A l l e l i c s c o r e = ( i = 1 n R i ×  4 i - 1 ) + ( R n + 1 ×  4 n )

where,

Ri: number of CGG repeats before the first AGG interspersion of order i;

i: CGG repeat order number;

n: total number of AGG interspersions;

Rn+1: number of CGG repeats after the last AGG interspersion.

Base-4 numeral system was used to ensure that the allelic score is unique to each of the AGG interspersion patterns and sufficiently spaced.

For the purpose of addressing allelic complexity, two different aspects of the allelic structure are considered: number of AGG interspersions and number of CGG repeats between interspersions. Higher relevance is given to the number of interspersions as, for alleles with identical number of CGG repeats, higher number of AGG interspersions is usually linked with allelic stability (Maia et al., 2016; Manor et al., 2019). As example, an allele with two AGGs shows an allelic score of 193 whereas an allele with a similar length but only one AGG has an allelic score of 59.

A l l e l i c s c o r e [ ( CGG ) 9 AGG ( CGG ) 10 AGG ( CGG ) 9 ] =
[ ( 9 × 4 1 - 1 ) + ( 10 × 4 2 - 1 ) ] + ( 9 × 4 2 ) = 193
A l l e l i c s c o r e [ ( CGG ) 10 AGG ( CGG ) 19 ] =
( 19 × 4 1 - 1 ) + ( 10 × 4 1 ) = 59

This mathematical model is protected with a national patent (reference – 115244) and international patent application submitted on december 6, 2019 (reference – PCT/IB2019/060520).

Application and Validation of the Mathematical Model

Allelic scores ranged from 15 to 825 (cohort 1) and 15 to 828 (cohort 2), with most samples scoring below 220 (95.4%) and six with a score in the order of 800, due to the presence of three AGG interspersions (Tables 1, 2). Scores under 220 either represent zero, one or two AGG interspersions; above two AGG interspersions, the allelic score grows exponentially. An exploratory cluster analysis identified four major clusters, with observations within each quadrant separated in both axes by an allelic score of 150 (Supplementary Figures 1, 2). Similar behaviors were observed among the two quadrants where allelic scores were both lower than 150 or both higher than 150, and the other two where alleles show low and high allelic score, allowing the definition of two groups. The equivalent group contains samples where both alleles show a similar complexity, and the dissimilar group with samples where alleles show a different complexity. These groups include samples with three AGGs as the behavior of their alleles fits that of other samples in the same quadrant (Supplementary Figures 1, 2). In both groups, an exponential model was used to describe the correlation between the allelic score of each allele. Significant correlations were found: cohort 1 – equivalent group: r = 0.8092; df = 24; p < 0.0001 and dissimilar group: r = −0.7067; df = 22; p < 0.0001 (Supplementary Figure 3). To validate the mathematical models and their reproducibility, a covariance (ANCOVA) analysis was used to compare the models calculated for cohort 1 and the same models computed using cohort 2 data (equivalent group: r = 0.8603; df = 43; p < 0.0001 and dissimilar group: r = −0.8716; df = 33; p < 0.0001) (Supplementary Figure 4). There was no statistically significant difference between cohort 1 (development cohort) and cohort 2 (validation cohort) with respect to the equivalent and dissimilar group’s models, as demonstrated by the coincident regression lines (Supplementary Figure 5). A more robust model including all observations (both cohorts) was derived: equivalent group – F(2, 68) = 1.8048; p = 0.1723: ln(score 2) = 3.6452 + 0.0088 × score 1 and dissimilar group – F(2, 55) = 0.9574; p = 0.3902: ln(score 2) = 5.6944 – 0.0065 × score 1.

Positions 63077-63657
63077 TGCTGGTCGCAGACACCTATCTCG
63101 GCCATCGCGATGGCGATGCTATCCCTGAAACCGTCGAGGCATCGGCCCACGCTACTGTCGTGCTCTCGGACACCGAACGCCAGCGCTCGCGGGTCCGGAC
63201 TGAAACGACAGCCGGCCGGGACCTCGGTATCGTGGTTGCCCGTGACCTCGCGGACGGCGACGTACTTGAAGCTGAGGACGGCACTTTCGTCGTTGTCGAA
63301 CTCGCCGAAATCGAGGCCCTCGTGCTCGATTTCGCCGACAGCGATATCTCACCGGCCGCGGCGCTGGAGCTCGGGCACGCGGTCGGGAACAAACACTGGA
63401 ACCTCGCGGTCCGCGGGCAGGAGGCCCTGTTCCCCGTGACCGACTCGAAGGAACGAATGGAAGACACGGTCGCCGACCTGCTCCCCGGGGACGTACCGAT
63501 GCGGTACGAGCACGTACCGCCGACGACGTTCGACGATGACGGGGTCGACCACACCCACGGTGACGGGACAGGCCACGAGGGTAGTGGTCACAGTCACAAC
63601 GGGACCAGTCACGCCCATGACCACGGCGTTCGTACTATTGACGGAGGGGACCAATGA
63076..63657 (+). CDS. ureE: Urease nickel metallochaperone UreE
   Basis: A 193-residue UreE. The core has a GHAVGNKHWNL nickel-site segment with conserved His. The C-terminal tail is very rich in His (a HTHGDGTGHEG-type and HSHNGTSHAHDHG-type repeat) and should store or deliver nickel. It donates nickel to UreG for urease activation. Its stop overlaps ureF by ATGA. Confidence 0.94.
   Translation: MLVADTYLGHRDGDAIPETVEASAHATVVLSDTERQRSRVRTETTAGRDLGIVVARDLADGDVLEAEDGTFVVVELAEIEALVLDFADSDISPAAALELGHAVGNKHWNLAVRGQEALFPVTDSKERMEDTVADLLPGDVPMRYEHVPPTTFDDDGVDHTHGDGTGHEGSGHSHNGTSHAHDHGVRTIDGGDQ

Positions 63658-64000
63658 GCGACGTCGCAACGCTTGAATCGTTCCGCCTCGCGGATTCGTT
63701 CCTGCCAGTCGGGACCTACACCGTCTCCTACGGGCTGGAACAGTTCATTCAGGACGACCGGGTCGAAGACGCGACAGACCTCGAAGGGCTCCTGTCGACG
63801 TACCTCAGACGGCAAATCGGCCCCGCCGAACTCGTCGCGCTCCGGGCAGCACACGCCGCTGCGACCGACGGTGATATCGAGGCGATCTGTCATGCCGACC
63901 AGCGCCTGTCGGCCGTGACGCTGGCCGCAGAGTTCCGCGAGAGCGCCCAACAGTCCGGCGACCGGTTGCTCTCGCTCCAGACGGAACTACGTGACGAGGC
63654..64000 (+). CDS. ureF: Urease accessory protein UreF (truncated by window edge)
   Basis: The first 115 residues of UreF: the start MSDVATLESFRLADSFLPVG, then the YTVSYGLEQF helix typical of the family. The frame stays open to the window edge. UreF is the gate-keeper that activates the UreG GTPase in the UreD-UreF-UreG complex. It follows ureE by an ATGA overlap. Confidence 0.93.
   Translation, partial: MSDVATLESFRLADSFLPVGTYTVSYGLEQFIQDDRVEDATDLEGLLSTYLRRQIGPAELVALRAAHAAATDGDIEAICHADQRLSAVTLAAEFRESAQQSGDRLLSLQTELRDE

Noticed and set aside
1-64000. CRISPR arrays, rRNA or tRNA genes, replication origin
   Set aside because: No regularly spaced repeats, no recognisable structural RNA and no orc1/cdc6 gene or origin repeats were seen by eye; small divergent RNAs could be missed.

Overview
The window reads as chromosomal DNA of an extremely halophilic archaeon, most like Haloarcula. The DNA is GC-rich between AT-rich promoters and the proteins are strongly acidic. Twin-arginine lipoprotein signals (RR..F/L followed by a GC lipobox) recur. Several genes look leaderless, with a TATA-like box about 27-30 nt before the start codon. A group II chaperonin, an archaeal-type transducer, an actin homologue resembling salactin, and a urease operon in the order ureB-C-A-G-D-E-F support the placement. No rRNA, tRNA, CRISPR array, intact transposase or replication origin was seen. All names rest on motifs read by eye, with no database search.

Seven samples from each group (cohort 2) were tested for XCI pattern (Supplementary Table 1). Interestingly, in a sample belonging to the dissimilar group, FMR1 mPCR showed extreme skewing (85%) toward the smallest “low zone” allele.

Discussion

Our study focused on developing a tool to score and evaluate the complexity of the FMR1 gene repetitive tract structure. To this end, a mathematical model was designed that computes the FMR1 gene CGG repeat length, as well as the AGG interspersion number and pattern. The output, a number designated allelic score, deciphers a functional model to predict the complexity of allele combinations. Two cohorts of young, healthy, and potentially fertile females were used independently for development and validation studies. The fact that two statistically significant groups, equivalent and dissimilar, were identified in both cohorts, justified the pooling of data. Furthermore, the identification of two groups shows the model’s ability to compare the complexity of the two alleles. Interestingly, the dissimilar group is enriched with “low zone” heterozygous samples (herein defined as CGG ≤ 26). It has been proposed that these “low zone” alleles may exert negative effects, although controversial (Spitzer et al., 2012; Mailick et al., 2014; Gleicher et al., 2015; Ruth et al., 2016). Another study claims that normal FMR1 repeat length outside 26 > CGG > 34 concur with a higher XCI skew, a putative mechanism underlying the ovarian reserve impairment (as assessed by AMH), particularly in infertile older females (Barad et al., 2017). Moreover, the AGG “protective” effect toward a decreased risk of ovarian malfunction was observed in females carrying premutated alleles with two or more interspersions (Lekovich et al., 2018). According to our model, these alleles would show a high allelic score, which seems to suggest a correlation between the allelic complexity and a protective effect. Replication of these results is still required using larger control and patient cohorts. Nonetheless, with this mathematical model developed to calculate the FMR1 allelic score, further research can now be undertaken with a different perspective in terms of FMR1 characterization.